Chlorination or chloramination? What is best for the drinking water industry

It is common knowledge that chlorine and its compounds are used to disinfect water before it is fit for human consumption, and this has been the case since a cholera outbreak in Maidstone, UK, in 1897, was cured by disinfecting the water.

As science and technology have advanced though, so has our understanding of the water we drink and it’s health implications. Currently, it would appear that although chlorination of drinking water is eliminating waterborne diseases and viruses, it can actually create carcinogens in our drinking water.

Dissolved organic matter (DOM) is present in all water, fresh and marine, in various forms and concentrations. DOM comprises of terrestrial and aquatic sources of decayed organic and microbial material. DOM differs from sea to sea, river to river, lake to lake, and its composition is primarily dictated by the source of the organic matter in the catchment (dense leafy vegetation, for example, will form different DOM than a coniferous tree plantation).

Although not harmful to humans, DOM does provide an unsightly colour, and unfavorable taste and odour issues in final drinking water.However, when DOM is oxidised by halogens (commonly chlorine and it’s compounds, but ozone is also used) it can form disinfection by-products (DBPs), which have been found to have carcinogenic, mutagenic and toxic properties. In 2007, over 700 DBPs had been identified, a number which I expect to be much higher today.

Therefore, each water treated for drinking water purposes must have a treatment tailor-made for it – no 2 waters are the same – to ensure the safe removal of DOM before chlorination to kill off pathogens, bacteria and viruses.

DOM is commonly removed via a series of treatments, normally coagulation and floculation followed by ultra filtration, however, none of the removal processes are 100% accurate, and some DOM will still be found in water ready for disinfection, resulting in the formation of these DBPs.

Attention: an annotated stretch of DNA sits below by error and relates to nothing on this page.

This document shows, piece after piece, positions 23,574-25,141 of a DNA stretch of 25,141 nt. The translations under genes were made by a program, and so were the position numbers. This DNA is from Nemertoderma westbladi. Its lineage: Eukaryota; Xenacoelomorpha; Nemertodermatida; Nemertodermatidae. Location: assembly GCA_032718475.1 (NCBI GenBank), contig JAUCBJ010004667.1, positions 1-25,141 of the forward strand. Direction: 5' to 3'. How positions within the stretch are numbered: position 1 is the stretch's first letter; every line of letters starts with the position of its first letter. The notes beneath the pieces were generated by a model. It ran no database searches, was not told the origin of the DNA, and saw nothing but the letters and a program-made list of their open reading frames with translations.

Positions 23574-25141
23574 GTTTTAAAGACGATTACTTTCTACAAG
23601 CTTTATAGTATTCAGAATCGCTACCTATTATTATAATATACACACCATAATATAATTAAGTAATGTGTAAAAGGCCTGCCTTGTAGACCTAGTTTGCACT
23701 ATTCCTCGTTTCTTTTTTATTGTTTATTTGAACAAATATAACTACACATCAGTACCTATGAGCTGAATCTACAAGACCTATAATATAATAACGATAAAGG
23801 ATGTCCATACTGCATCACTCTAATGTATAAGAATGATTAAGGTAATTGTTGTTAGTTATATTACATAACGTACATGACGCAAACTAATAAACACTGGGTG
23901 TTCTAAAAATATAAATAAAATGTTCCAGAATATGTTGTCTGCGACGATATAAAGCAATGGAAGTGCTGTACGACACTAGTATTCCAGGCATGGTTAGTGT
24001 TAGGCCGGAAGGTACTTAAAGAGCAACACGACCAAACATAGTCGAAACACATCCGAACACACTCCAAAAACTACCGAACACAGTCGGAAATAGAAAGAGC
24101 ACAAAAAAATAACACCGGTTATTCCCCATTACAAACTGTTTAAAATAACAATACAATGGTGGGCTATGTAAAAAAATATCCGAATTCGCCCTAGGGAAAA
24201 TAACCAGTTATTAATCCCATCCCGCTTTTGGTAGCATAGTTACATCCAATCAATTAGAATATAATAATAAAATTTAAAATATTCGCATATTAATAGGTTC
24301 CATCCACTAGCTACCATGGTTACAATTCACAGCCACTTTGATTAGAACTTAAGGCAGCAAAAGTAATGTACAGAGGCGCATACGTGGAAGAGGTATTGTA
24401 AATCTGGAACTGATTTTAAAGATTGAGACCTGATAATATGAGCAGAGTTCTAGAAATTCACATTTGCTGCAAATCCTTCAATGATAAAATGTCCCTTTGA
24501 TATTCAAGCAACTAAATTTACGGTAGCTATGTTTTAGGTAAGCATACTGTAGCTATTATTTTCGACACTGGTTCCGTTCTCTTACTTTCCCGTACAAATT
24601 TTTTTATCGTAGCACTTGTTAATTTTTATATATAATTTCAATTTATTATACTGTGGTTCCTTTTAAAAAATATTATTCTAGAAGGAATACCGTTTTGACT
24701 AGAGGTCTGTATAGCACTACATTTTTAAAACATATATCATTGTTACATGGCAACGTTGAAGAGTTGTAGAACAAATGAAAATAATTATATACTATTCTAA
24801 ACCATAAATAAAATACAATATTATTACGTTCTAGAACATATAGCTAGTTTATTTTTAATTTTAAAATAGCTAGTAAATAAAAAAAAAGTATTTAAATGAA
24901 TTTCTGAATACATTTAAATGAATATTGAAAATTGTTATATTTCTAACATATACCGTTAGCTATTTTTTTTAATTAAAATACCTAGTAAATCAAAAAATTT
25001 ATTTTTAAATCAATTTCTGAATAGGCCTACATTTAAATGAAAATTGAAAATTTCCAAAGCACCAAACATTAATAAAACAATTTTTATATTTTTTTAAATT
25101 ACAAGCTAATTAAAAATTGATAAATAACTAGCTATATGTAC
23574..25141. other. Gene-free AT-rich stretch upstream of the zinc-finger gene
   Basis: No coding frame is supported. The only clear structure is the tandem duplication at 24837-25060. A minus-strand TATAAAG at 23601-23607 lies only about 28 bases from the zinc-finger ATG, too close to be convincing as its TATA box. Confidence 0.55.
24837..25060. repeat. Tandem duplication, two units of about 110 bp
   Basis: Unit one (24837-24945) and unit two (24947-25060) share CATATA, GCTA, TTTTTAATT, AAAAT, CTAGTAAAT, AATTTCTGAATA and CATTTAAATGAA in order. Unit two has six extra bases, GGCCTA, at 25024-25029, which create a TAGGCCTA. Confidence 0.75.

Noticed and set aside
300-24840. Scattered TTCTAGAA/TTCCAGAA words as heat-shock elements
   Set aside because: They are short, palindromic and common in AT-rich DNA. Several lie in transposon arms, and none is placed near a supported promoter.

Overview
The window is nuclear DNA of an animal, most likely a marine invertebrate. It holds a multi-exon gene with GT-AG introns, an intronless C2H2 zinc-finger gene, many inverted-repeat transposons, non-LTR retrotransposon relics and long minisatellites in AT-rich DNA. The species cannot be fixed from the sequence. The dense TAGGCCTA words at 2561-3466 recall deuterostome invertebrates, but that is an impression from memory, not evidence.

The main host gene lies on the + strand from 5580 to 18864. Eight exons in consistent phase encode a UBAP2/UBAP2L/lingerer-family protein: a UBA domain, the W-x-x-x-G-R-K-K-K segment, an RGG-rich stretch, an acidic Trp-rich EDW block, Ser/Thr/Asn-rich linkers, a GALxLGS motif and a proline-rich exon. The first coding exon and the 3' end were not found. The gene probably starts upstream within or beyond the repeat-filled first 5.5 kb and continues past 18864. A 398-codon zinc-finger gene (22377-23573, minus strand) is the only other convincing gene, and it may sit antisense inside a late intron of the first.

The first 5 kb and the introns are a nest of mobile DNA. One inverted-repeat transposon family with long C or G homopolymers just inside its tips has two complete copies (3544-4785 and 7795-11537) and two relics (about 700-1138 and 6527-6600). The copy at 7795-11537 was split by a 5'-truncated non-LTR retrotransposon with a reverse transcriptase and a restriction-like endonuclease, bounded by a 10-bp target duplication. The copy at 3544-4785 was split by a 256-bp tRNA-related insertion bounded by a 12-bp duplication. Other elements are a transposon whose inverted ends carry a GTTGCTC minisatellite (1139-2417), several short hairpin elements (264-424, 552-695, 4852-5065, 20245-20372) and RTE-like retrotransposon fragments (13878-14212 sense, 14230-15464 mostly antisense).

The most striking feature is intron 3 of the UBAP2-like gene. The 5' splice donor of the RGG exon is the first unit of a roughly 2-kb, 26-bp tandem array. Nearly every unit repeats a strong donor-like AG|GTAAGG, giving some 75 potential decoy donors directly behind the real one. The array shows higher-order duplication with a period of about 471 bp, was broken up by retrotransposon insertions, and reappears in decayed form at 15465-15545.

Due to their health concerning properties, the World Health Organisation has set a maximum contaminant level for 4 DBPs under the family name of trihalomethanes (THMs). This is an annual average limit, and water companies must provide a water under this annual average limit to their consumers for it to be deemed safe. However, this limit is difficult to achieve, as increasing human inputs to water (through urban runoff, industrial waste, farming practices etc) are adding to the smaller, harder to remove DOM compounds that can survive the DOM removal practices at the treatment works.

As a result, chloramine (a combination of chlorine and ammonium) has been used to treat waters due to its shorter life span (resulting in initial killing of bacteria but lower contact time with DOM in the water, therefore less DBPs). From an outsiders point of view, this would appear great. Adhering to legislation set in place to ensure safe drinking water and forming less DBPs seems like a win-win situation, doesn’t it…?

Recent research has shown that, although chloramine can form less THMs, the addition of ammonium to the treatment process can start forming nitrogenous DBPs, which although are found in much smaller concentrations than THMs, for example, have been found to be much more carcinogenic, toxic and mutagenic.

Therefore, research into the mechanisms of chloramine, and the different types of DOM it can be used to treat, is essential to compile evidence for new legislation to be passed to ensure future drinking water is of optimum quality.

This is where I come in – part of my PhD here in Bangor, UK, is to examine the differences between chlorination and chloramination of water draining different catchments (therefore containing different DOM characters) to see if I can identify a link between catchment characteristics and DBPs formed. To date, I have devised a chloramination method that can run side by side with an already devised chlorination method to produce comparable results on the disinfection of water from catchments with different characteristics. This method will hopefully soon be published, so keep your eyes out for a chloramination paper coming soon!


Posted on July 8, 2015, in Uncategorized. Bookmark the permalink. Leave a comment.

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